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Service gaps in transition to middle years still a problem

An Auditor General report released today on Education Transitions found that while the Department of Education and Training (DET) has improved transitions from early childhood to primary school, it does not have a comparable strategy for the primary to secondary school transition.

The Auditor General found that while there are many examples of good practice for transitioning students from primary to secondary school, practice is inconsistent, there is limited transferring of student information and a lack of support and guidance to schools.

Transition from early years to primary school

A child’s early years fundamentally shape their life chances. Participation in early childhood education prevents poor developmental outcomes and later disengagement from education. The Auditor-General found that DET has a comprehensive, well-researched framework to support early years’ transition. Information is transferred with the child through transition statements.

The report found that most Victorian children are well-prepared for their transition to primary school. This is partly driven by increased kindergarten participation rates from 93 per cent to 96 per cent over the last five years. Victoria has also reduced the proportion of Prep children who are considered developmentally vulnerable.

However, with one in five children entering school assessed as having at least one developmental vulnerability, there are still a large number of children at risk of falling behind. Children from CALD backgrounds, Aboriginal children and children who live in low socio-economic areas are more commonly assessed as having a developmental vulnerability.

Transition from primary school to secondary school

In contrast to the framework around early years’ transitions, the report found that DET does not have a comprehensive strategy for managing middle years’ transition, when children are moving from primary to secondary school.

The middle years, between year 5 and year 8 when children are entering adolescence, are a time of significant physical, emotional and developmental change. They are an important opportunity to identify and respond to early warning signs that could lead to more complex problems, but they have been virtually ignored in policy and program development.

This is also the time when some children begin to disengage from education. For many children, the transition to secondary school involves building new social networks, adjusting to a more independent learning environment and a change in the curriculum and teaching methods.

The report identified that children’s academic outcomes and engagement with school decline after transitioning to secondary school. Decline is faster for boys than girls.

There is significant room to improve how schools and DET manage this transition. For example, according to VAGO there is no requirement for a transition statement to be prepared for children transitioning to secondary school and there is a lack of guidance and support to schools from DET. As a result schools are approaching transitions for children in the middle years in a variety of ways, leading to inconsistencies and inefficiencies across the system.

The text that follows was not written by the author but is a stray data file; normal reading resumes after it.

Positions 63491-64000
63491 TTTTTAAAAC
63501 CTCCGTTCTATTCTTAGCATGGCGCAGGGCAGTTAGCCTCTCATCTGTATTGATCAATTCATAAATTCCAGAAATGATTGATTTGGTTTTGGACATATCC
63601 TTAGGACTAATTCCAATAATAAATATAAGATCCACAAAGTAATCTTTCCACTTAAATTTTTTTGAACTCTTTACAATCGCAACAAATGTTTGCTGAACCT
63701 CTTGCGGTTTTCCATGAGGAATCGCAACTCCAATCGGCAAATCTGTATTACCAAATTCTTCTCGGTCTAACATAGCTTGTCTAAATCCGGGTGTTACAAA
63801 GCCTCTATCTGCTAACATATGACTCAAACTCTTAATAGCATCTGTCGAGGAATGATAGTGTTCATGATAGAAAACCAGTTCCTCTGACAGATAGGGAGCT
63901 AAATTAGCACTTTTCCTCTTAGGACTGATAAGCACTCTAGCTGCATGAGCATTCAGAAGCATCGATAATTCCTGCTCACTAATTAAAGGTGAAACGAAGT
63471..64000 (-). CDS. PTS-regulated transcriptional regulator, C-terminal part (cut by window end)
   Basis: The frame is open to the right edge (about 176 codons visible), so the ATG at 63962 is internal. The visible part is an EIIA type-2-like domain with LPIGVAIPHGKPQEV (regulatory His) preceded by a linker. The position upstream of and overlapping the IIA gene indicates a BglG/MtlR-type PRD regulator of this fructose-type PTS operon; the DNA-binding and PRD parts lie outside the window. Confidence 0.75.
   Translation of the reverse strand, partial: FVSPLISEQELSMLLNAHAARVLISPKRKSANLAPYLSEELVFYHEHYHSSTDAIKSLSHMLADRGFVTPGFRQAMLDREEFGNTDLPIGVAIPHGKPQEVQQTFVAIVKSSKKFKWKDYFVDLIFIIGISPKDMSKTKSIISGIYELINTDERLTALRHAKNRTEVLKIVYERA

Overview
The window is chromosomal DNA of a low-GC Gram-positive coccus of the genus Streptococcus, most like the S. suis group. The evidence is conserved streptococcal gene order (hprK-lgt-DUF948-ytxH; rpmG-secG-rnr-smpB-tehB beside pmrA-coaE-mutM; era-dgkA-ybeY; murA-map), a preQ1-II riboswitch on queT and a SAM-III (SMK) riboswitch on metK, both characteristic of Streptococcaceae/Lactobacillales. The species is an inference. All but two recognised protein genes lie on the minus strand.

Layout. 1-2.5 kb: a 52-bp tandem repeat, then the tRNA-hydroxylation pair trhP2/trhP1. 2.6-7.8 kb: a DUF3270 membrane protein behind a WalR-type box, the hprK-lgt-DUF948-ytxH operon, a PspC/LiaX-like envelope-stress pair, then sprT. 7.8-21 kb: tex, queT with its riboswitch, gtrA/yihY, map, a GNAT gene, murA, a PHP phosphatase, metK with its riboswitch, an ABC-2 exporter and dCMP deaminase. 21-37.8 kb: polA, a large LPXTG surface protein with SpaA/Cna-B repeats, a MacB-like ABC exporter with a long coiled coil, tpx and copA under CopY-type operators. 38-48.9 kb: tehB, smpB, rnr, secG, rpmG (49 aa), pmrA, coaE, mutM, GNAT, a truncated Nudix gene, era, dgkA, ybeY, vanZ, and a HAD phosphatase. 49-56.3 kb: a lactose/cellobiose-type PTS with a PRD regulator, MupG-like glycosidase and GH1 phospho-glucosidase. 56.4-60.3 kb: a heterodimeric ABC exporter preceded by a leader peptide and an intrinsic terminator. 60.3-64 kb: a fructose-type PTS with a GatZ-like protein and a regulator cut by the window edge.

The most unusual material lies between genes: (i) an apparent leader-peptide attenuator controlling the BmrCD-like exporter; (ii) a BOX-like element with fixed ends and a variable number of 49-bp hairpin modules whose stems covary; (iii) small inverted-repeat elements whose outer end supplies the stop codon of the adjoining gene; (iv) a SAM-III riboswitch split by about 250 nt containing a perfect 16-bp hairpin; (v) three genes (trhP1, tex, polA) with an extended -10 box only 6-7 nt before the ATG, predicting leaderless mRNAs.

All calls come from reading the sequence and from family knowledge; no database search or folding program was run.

VAGO highlighted the need to examine the uneven impact of transitions on male and female students and develop targeted strategies to support vulnerable students.

In our submission to the 2015-16 budget VCOSS has called for transition plans for students moving between primary and secondary school to better identify any ongoing learning, development and support needs. Similarly, the 2013 YACVic and VCOSS report Building the Scaffolding recommended the development of a policy framework and specific funding for services supporting children in the middle years.

Recommendations

The Department of Education and Training has accepted all the Auditor-General’s recommendations. The audit recommended that DET:

  1. Review data collected from maternal and child health services and early childhood education and care providers to monitor the impact of services on children’s long term education outcomes and develop a system that allows DET to link child-level data collected prior to school with data collected after school enrolment.
  2. Review the use of early years transition statements for adequacy of information captured, relationship between early childhood and schools, training and development for educators in early childhood and schools settings to develop shared understandings.
  3. Develop and monitor transition outcomes for the early years and middle years for children identified as vulnerable.
  4. Develop a more comprehensive suite of guidance and resources to support schools to transition middle years students, including advice on information transfer and development of transition networks for schools to share best practice
  5. Allow more timely access to child-level data for schools.
  6. Examine the appropriateness of the timing of the Year 6 Review for children with disabilities and its impact on transition outcomes.

VCOSS has made several recommendations on education and transitional support for children and young people in our 2015-16 state budget submission, Building a Victoria without poverty.

VCOSS media release: Auditor General report supports call for better ‘middle years’ transition planning.